Therefore, Chen encouraged others on social media to use #precisionmatters to “hold each other accountable and tag where more precisions are needed!”
Just following instructions here – #precisionmatters for Chen’s latest article for use of such terms as “centralized visibility,” “organizational culture,” “respect,” “engagement” etc.
When Chen called out the “lack of precision and intellectual rigor” in much compliance writing and commentary she also mentioned “heaped clichés upon strung-together generalizations and speculations” and specifically mentioned the general lack of cites to support certain statements.
Well, there are no cites (or embedded links) whatsoever in Chen’s above-linked article to support several of her key conclusions such as: “companies that treat every compliance issue as a legal maneuver, write policies like mortgage documents, and cloak everything with attorney-client privilege tend to be less interested in whether their programs actual work and more interested in how it looks as a legal defense;” or “effective compliance programs, on the other hand, are more focused on behavior than on laws and regulations.”
In the article, Chen references (as she frequently does in articles) the DOJ’s Evaluation of Corporate Compliance Program policy document (see here for the prior post) in the abstract and appears to use it as a “strawman” without mentioning that she was the primary author of the document.
In the article, Chen criticizes companies for looking to the U.S. Sentencing Guidelines for compliance guidance by stating “people seem to forget that Sentencing Guidelines are written for convicted felons.”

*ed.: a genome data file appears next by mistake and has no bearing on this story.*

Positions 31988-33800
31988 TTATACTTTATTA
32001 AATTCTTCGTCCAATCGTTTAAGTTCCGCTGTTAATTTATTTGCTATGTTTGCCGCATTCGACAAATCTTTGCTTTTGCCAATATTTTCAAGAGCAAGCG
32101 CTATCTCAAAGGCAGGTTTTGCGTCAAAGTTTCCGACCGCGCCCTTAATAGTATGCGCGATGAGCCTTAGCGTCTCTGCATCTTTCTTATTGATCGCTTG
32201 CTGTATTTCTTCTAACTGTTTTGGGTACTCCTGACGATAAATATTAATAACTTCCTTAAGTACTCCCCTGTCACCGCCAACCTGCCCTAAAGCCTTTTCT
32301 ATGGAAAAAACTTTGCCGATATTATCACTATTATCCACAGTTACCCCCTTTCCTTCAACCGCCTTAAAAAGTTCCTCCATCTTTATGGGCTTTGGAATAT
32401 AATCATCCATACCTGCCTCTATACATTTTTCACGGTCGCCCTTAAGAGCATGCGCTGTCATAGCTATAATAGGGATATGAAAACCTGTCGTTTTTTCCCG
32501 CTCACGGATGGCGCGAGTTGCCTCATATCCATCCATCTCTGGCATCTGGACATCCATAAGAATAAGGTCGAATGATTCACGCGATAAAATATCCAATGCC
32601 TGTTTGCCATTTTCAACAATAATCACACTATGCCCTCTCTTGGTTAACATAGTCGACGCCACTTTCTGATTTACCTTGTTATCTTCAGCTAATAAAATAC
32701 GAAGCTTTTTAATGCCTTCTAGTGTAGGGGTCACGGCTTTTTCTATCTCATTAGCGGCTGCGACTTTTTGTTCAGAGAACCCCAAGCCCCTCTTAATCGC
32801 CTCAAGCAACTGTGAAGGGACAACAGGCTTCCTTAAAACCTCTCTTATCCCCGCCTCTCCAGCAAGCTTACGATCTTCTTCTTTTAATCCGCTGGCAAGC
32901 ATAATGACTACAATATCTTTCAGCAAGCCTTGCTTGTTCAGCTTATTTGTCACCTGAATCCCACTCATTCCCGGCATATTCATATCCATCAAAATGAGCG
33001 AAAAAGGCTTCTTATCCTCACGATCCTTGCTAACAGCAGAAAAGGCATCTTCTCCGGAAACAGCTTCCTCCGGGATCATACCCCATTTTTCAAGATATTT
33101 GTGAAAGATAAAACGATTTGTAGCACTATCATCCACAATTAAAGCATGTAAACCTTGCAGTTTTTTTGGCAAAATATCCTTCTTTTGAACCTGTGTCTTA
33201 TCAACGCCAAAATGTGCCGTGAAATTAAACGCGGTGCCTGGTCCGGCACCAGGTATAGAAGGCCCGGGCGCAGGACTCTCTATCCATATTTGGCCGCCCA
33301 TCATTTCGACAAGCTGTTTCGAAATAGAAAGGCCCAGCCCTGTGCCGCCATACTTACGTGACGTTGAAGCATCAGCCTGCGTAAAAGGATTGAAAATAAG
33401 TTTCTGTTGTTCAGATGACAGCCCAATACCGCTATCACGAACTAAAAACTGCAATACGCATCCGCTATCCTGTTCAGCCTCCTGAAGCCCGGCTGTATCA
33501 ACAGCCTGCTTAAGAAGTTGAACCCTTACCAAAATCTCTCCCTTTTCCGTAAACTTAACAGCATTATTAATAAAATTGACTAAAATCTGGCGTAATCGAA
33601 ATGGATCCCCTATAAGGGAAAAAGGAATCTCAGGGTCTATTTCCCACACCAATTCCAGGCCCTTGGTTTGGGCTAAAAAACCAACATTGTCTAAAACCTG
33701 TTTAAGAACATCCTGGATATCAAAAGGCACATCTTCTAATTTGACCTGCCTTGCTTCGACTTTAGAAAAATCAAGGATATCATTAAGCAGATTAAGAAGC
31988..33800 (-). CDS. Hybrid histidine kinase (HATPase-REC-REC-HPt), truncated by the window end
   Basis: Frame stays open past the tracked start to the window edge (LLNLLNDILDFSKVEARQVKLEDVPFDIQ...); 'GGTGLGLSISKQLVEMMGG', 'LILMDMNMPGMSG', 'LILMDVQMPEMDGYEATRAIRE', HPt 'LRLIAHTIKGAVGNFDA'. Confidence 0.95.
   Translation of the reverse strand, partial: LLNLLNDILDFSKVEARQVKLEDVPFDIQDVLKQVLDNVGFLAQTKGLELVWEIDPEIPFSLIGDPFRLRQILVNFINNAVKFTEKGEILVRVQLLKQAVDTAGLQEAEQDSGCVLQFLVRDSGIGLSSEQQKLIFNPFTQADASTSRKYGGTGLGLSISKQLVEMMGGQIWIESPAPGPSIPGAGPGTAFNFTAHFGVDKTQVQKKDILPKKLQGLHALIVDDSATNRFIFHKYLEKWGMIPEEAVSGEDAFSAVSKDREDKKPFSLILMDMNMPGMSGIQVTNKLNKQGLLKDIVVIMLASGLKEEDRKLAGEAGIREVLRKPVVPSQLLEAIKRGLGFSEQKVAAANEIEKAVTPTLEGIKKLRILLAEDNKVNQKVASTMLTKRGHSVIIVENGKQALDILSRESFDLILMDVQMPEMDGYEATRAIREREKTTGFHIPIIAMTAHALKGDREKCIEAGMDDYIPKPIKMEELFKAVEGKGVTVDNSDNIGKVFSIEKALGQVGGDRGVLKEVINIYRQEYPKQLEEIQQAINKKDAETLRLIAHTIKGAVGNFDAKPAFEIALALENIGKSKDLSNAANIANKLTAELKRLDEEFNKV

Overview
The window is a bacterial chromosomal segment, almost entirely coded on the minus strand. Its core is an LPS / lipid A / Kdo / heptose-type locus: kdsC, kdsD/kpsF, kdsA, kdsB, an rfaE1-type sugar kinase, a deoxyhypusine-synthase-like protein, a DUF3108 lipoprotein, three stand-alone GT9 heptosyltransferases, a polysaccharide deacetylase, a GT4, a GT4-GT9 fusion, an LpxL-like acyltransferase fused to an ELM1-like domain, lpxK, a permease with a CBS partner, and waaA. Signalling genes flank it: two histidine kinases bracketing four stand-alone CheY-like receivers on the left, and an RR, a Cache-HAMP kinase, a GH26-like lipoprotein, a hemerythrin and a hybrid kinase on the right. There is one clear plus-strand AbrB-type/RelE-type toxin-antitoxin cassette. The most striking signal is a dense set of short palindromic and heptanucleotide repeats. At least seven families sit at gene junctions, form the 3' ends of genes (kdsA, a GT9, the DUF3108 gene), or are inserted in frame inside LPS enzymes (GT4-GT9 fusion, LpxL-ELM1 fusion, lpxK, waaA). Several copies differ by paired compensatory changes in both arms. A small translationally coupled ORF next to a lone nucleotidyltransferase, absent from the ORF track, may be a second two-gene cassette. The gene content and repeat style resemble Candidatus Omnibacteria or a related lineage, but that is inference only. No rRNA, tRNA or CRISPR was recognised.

Well, maybe just maybe companies look to the U.S. Sentencing Guidelines, among other sources for compliance guidance, because the DOJ has encouraged business organizations to do just that. Indeed the Sentencing Guidelines are prominently featured in the 2012 FCPA Guidance issued by the DOJ/SEC.
Indeed, among other references to the Sentencing Guidelines, the FCPA Guidance states under the heading “Corporate Compliance Program,” that the “DOJ also considers the U.S. Sentencing Guidelines’ elements of an effective compliance program, as set forth in § 8B2.1 of the Guidelines.”
In the article, Chen also criticizes companies for counting training completion rates and states:
“If you are still counting training completion rates and pro-compliance messages of CEOs to measure your compliance, you are demonstrating only the mere existence of a program. Training completion rate provides no indication of whether people learned anything from the training or changed their behavior as a result of training: it is not a valid metric to indicate effectiveness.”
Well, maybe just maybe companies count training completion rates because the government has specifically referenced low training completion rates in actual FCPA enforcement actions. For instance, in the Bristol Myers enforcement action (see here for the prior post), among the internal controls dings for the company was the following:
“[The] BMS sales force in China received limited training and much of it was inaccessible to a large number of sales representatives who worked in remote locations. For example, when BMS rolled out mandatory anti-bribery training in late 2009, 67% of employees in China failed to complete the training by the due date.”
In the article, Chen also criticizes companies for having a “Disproportionate Focus on Gifts-Meals-Travel-Entertainment.”
Well, maybe just maybe companies do that because numerous FCPA enforcement have included allegations or findings concerning “golf in the morning and beer drinking in the evening,” sport tickets, flowers, cigarettes and karaoke bars, wine and other such things of value.
When are DOJ or SEC officials (current or former) going to realize that business organizations are reacting to the compliance landscape they are creating?
FCPA Institute - Philadelphia (October 18-19, 2018)
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